Father John Zuhlsdorf recently posted something about exorcisms and related matters, offering to provide some prayers and texts not in general circulation.
A brief discussion ensued in the comment box, to which I contributed one comment, regarding the desirability of providing the material. I wrote a bit about the unhealthy fascination this subject too often generates, and was against providing the material generally. (Father Z clarified subsequently he would only provide it to bishops and priests.)
A couple of commenters wondered at my counsel, wondered about seminary training in this subject, and wondered why priests shouldn't be made more aware.
Father Z wisely closed comments on that thread. For those who may wish, I will add some comments here. But, out of prudence, I, too, will close comments on this post. (I don't wish to have to police these comments closely to prevent the discussion going in an unhelpful direction.)
First, let me say a little more about the "fascination" I described--because I've experienced it.
Many years ago, when I was in my 20s, I was in a place in my life where I'd had a powerful conversion experience, I'd given my life to Christ, and unfortunately, I'd decided that experience meant I should leave the Church and join another Christian church. (While I don't mind discussing that, that's not really what this remembrance is about; but it's context.) I was thus in a phase of my life--remember my age--where I was full of zeal and eagerness to learn and discover everything I could about our Lord and about what we believe.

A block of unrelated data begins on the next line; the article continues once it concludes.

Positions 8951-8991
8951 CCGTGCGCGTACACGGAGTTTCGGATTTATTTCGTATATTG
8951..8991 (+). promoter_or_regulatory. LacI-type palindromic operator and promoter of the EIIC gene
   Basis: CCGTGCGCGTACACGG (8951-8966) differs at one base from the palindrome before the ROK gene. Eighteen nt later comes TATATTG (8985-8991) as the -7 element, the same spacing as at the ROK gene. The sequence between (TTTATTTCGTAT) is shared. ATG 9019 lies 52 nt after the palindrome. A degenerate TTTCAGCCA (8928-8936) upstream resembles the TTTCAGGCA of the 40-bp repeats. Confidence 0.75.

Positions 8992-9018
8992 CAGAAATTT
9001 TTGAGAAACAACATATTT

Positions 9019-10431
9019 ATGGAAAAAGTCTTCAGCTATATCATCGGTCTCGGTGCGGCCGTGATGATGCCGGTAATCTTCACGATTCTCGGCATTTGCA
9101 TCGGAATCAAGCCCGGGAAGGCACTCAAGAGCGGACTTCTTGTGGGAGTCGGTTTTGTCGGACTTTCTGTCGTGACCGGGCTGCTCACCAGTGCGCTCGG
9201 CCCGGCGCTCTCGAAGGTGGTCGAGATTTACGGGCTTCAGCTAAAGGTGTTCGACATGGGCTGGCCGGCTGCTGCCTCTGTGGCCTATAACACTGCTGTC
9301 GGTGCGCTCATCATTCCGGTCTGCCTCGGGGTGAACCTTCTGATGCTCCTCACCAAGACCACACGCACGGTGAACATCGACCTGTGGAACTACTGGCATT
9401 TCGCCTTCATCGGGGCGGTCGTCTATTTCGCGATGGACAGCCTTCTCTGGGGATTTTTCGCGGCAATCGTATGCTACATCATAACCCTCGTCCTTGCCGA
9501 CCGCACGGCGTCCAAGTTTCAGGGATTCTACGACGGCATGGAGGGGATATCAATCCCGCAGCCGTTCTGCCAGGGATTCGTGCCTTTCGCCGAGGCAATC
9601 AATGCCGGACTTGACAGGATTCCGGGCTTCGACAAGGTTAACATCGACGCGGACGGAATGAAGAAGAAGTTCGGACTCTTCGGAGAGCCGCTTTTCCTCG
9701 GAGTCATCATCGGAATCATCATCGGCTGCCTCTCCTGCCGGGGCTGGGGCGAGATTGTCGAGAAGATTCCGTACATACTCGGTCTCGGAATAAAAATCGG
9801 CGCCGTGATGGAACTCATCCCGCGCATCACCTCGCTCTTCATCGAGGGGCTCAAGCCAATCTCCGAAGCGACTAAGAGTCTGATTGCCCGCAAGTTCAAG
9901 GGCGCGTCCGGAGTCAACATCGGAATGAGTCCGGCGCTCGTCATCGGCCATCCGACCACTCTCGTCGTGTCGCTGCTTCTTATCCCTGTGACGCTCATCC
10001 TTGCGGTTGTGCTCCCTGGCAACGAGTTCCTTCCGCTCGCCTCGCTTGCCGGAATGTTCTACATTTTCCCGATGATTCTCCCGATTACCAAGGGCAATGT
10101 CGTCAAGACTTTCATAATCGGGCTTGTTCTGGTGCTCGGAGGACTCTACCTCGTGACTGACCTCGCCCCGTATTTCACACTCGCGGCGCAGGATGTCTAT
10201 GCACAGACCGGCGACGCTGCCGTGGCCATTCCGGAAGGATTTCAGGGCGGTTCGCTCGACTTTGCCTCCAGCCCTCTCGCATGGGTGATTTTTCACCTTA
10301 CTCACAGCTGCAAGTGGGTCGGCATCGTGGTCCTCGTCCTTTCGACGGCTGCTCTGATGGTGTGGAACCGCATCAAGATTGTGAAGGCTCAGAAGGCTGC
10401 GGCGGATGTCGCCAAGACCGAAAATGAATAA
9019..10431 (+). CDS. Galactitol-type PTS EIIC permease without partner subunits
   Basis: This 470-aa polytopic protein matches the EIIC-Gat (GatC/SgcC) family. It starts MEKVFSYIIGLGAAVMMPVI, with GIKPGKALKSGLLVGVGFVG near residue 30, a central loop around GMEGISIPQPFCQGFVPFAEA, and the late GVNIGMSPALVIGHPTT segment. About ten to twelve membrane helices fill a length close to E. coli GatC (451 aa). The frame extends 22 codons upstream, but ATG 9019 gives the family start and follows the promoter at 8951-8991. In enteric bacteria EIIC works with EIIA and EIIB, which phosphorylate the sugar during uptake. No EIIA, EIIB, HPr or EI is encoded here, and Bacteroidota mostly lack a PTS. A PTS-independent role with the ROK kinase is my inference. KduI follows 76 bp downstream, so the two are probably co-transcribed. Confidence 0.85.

Somewhere along the line--and I just can't recall much about this now--I was reading something about the occult. I had one or several books from the library. I think I was skimming through them.
Very suddenly I had a very uneasy feeling. It was powerful. To use a Father Z'ism, call it my "spidey sense." I closed the book I had, said a brief prayer, and promptly took the volumes to the library. No drama afterward. Then and now, I knew God was my protection, and that's really the important thing! But that was a useful discovery about myself.
Now, let me tell you some other things.
In my years as a priest, I have had people seek me out to pray with them, or to visit their house, because they said they were experiencing evil things. I am respectful but cautious in reaching a judgment. People do have mental imbalances; how does one sort these things out? So I'm as kind as i can be, I certainly pray, but I'm extremely careful not to give "confirmation"; that would be terribly irresponsible.
One night a fellow came to the rectory and said, "you may think I'm crazy." I listened, and I was honest with him: very kindly, I said, yes you might indeed be "crazy"--i.e., what you've experienced could be something arising in the mind alone, and it's good to recognize that. I did what I could for him, in conversation and in prayer.
Someone said, on Father Z's blog, that we need to know things. Well, yes and no.
Here's what we need to know: We need to know who our Savior is. We need to know how to call on him.
Yes, we affirm the existence of damnation and those spirits that fell from grace. Yes, we have stories in the Bible--but relatively few words of Scripture are devoted to this topic. A good example for us!
Notice this: when our Lord encounters the enemy--and when there are other people around--what does he almost always do? Tell the evil spirit to shut up! Then he drives it away. He's not afraid of them; perhaps he doesn't want anyone else to be dazzled or distracted by them?